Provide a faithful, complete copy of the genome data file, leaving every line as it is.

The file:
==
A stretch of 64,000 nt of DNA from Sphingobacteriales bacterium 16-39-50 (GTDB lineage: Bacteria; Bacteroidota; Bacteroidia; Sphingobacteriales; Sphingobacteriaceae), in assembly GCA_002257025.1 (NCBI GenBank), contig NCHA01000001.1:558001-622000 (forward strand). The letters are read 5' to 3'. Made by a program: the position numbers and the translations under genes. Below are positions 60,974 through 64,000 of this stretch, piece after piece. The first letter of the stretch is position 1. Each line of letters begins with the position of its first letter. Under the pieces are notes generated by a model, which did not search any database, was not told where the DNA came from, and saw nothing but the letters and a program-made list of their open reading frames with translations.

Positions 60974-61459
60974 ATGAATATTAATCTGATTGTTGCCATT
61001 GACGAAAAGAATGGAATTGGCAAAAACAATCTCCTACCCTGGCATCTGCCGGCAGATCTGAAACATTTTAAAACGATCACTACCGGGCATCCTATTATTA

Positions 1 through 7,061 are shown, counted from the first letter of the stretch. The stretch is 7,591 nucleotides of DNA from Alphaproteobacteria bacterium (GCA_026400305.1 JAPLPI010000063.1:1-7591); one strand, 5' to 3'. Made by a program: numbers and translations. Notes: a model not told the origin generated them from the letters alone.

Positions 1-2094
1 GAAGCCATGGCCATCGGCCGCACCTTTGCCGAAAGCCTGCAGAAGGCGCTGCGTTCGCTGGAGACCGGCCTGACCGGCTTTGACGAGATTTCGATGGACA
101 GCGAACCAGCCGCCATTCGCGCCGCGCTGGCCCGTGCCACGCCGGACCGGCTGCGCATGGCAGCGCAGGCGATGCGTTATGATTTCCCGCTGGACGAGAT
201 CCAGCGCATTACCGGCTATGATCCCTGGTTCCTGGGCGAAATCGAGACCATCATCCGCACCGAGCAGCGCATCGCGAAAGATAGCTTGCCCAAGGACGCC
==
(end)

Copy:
A stretch of 64,000 nt of DNA from Sphingobacteriales bacterium 16-39-50 (GTDB lineage: Bacteria; Bacteroidota; Bacteroidia; Sphingobacteriales; Sphingobacteriaceae), in assembly GCA_002257025.1 (NCBI GenBank), contig NCHA01000001.1:558001-622000 (forward strand). The letters are read 5' to 3'. Made by a program: the position numbers and the translations under genes. Below are positions 60,974 through 64,000 of this stretch, piece after piece. The first letter of the stretch is position 1. Each line of letters begins with the position of its first letter. Under the pieces are notes generated by a model, which did not search any database, was not told where the DNA came from, and saw nothing but the letters and a program-made list of their open reading frames with translations.

Positions 60974-61459
60974 ATGAATATTAATCTGATTGTTGCCATT
61001 GACGAAAAGAATGGAATTGGCAAAAACAATCTCCTACCCTGGCATCTGCCGGCAGATCTGAAACATTTTAAAACGATCACTACCGGGCATCCTATTATTA

Positions 1 through 7,061 are shown, counted from the first letter of the stretch. The stretch is 7,591 nucleotides of DNA from Alphaproteobacteria bacterium (GCA_026400305.1 JAPLPI010000063.1:1-7591); one strand, 5' to 3'. Made by a program: numbers and translations. Notes: a model not told the origin generated them from the letters alone.

Positions 1-2094
1 GAAGCCATGGCCATCGGCCGCACCTTTGCCGAAAGCCTGCAGAAGGCGCTGCGTTCGCTGGAGACCGGCCTGACCGGCTTTGACGAGATTTCGATGGACA
101 GCGAACCAGCCGCCATTCGCGCCGCGCTGGCCCGTGCCACGCCGGACCGGCTGCGCATGGCAGCGCAGGCGATGCGTTATGATTTCCCGCTGGACGAGAT
201 CCAGCGCATTACCGGCTATGATCCCTGGTTCCTGGGCGAAATCGAGACCATCATCCGCACCGAGCAGCGCATCGCGAAAGATAGCTTGCCCAAGGACGCC